Beyond the witch trials
Counter-witchcraft and popularmagic
The archaeology of counter-witchcraft
One aspect of the study of witchcraft and magic, which has not yet been
absorbed into the main stream of literature on the subject, is the archaeological
record of the subject. Objects such as witch-bottles, dried cats, horse skulls,
shoes, written charms and numerous other items have been discovered concealed inside houses in significant quantities from the early modern period
until well into the twentieth century. The locations
This book looks at aspects of the continuation of witchcraft and magic in Europe from the last of the secular and ecclesiastical trials during the late seventeenth and early eighteenth centuries, through to the nineteenth century. It provides a brief outline of witch trials in late seventeenth- and early eighteenth-century Finland. By the second half of the seventeenth century, as the witch trials reached their climax in Sweden, belief in the interventionist powers of the Devil had become a major preoccupation of the educated classes. Having acknowledged the slight possibility of real possession by the Devil, Benito Feijoo threw himself wholeheartedly into his real objective: to expose the falseness of the majority of the possessed. The book is concerned with accusations of magic, which were formalised as denunciations heard by the Inquisition of the Archdiocese of Capua, a city twelve miles north of Naples, during the first half of the eighteenth century. One aspect of the study of witchcraft and magic, which has not yet been absorbed into the main stream of literature on the subject, is the archaeological record of the subject. As a part of the increasing interest in 'popular' culture, historians have become more conscious of the presence of witchcraft after the witch trials. The aftermath of the major witch trials in Dalarna, Sweden, demonstrates how the authorities began the awkward process of divorcing themselves from popular concerns and beliefs regarding witchcraft.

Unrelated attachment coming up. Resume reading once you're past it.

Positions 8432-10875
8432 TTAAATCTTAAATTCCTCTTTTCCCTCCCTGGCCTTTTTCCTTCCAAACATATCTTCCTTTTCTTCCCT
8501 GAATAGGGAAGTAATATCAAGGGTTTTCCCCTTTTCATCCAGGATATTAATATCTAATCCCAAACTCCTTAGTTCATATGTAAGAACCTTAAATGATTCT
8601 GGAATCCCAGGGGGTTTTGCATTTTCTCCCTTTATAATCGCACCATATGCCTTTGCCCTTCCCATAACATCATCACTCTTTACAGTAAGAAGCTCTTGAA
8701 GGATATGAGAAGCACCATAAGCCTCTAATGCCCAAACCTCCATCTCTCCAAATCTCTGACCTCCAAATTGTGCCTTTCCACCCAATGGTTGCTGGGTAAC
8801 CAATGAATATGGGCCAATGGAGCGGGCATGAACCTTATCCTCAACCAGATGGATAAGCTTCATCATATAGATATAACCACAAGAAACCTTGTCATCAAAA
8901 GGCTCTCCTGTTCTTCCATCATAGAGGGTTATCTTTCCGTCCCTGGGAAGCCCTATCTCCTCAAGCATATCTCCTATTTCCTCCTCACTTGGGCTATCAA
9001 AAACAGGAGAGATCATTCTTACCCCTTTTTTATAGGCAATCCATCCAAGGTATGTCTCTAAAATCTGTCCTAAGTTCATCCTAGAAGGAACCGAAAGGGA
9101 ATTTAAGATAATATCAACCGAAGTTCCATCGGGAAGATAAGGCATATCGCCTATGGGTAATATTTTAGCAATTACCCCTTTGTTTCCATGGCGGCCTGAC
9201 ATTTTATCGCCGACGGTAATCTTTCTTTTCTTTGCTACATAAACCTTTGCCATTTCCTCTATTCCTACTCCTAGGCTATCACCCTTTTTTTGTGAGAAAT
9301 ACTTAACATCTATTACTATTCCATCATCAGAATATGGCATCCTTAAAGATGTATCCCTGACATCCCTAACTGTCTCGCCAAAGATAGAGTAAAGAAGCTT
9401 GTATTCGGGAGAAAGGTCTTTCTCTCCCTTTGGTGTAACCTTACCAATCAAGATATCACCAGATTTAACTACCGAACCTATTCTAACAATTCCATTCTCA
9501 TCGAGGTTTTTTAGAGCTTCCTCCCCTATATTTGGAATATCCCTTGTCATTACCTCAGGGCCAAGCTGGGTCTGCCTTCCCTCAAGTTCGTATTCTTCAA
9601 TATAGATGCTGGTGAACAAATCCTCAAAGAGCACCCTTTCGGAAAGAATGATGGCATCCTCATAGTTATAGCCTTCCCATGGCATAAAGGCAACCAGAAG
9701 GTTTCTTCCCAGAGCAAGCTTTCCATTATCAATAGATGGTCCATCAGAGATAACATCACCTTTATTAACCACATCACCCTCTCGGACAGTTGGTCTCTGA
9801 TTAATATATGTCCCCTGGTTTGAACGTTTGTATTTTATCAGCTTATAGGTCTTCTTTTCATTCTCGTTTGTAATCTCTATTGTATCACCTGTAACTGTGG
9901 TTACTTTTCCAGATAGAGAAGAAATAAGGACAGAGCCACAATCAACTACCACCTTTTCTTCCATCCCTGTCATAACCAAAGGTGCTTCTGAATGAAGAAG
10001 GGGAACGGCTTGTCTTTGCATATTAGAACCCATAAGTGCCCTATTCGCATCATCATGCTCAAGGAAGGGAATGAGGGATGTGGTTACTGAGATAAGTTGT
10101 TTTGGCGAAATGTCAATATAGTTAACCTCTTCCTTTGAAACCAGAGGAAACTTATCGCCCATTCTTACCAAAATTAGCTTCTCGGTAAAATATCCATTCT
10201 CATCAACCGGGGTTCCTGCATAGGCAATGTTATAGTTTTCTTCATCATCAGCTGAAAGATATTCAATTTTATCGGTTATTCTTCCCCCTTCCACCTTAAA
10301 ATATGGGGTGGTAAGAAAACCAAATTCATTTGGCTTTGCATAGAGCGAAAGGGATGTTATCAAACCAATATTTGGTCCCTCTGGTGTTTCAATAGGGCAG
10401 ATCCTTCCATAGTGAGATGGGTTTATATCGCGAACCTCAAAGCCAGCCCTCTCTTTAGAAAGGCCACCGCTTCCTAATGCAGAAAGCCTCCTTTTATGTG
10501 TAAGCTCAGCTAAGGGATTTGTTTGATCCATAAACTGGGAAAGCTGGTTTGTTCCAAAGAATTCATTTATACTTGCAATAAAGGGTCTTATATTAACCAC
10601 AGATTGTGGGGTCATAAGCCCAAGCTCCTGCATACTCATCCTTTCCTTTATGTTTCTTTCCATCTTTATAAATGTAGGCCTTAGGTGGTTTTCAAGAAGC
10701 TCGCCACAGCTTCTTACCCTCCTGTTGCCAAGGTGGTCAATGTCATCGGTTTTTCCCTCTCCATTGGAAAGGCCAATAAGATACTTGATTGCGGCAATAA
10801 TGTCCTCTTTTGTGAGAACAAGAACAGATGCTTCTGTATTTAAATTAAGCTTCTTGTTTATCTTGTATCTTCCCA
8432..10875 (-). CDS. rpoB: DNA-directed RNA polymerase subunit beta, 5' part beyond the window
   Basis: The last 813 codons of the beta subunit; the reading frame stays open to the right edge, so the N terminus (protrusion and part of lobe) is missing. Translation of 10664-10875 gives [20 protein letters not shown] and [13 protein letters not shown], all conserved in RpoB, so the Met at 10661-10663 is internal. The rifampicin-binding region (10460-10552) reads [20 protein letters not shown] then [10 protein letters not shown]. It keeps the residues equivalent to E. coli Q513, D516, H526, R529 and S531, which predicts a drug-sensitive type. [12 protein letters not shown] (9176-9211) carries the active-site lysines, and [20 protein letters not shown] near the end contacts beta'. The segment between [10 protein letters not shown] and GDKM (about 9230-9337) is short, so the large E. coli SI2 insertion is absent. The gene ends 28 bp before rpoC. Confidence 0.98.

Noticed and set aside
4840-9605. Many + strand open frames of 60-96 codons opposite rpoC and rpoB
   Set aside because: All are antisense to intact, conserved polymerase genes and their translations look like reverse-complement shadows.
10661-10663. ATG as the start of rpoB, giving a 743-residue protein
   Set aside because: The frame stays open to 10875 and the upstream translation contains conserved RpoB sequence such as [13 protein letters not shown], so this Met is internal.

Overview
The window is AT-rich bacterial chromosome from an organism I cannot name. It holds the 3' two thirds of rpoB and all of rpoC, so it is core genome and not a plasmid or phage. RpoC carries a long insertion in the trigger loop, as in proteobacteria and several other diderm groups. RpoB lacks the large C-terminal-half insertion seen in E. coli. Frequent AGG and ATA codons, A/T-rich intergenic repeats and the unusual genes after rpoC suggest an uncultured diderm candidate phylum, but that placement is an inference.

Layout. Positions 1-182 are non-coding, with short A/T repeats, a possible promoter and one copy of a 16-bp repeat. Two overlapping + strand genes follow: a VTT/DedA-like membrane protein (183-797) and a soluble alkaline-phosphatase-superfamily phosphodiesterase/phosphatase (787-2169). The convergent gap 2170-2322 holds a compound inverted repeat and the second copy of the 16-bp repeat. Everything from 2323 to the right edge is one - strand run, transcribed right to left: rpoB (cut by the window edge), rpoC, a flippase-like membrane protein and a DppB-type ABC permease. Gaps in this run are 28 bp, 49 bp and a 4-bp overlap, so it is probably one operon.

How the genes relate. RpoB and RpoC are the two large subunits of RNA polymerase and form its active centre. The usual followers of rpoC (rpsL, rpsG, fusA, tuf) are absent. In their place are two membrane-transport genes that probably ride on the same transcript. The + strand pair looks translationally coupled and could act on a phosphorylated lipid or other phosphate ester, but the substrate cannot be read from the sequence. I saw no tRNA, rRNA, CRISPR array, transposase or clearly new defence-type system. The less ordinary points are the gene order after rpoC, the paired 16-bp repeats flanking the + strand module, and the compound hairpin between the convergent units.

The study of witchcraft accusations in Europe during the period after the end of the witch trials is still in its infancy. Witches were scratched in England, swum in Germany, beaten in the Netherlands and shot in France. The continued widespread belief in witchcraft and magic in nineteenth- and twentieth-century France has received considerable academic attention. The book discusses the extent and nature of witchcraft accusations in the period and provides a general survey of the published work on the subject for an English audience. It explores the presence of magical elements in everyday life during the modern period in Spain. The book provides a general overview of vernacular magical beliefs and practices in Italy from the time of unification to the present, with particular attention to how these traditions have been studied. By functioning as mechanisms of social ethos and control, narratives of magical harm were assured a place at the very heart of rural Finnish social dynamics into the twentieth century. The book draws upon over 300 narratives recorded in rural Finland in the late nineteenth and early twentieth centuries that provide information concerning the social relations, tensions and strategies that framed sorcery and the counter-magic employed against it. It is concerned with a special form of witchcraft that is practised only amongst Hungarians living in Transylvania.
clear in the article
by Raisa Toivo. She shows how the secular and religious authorities in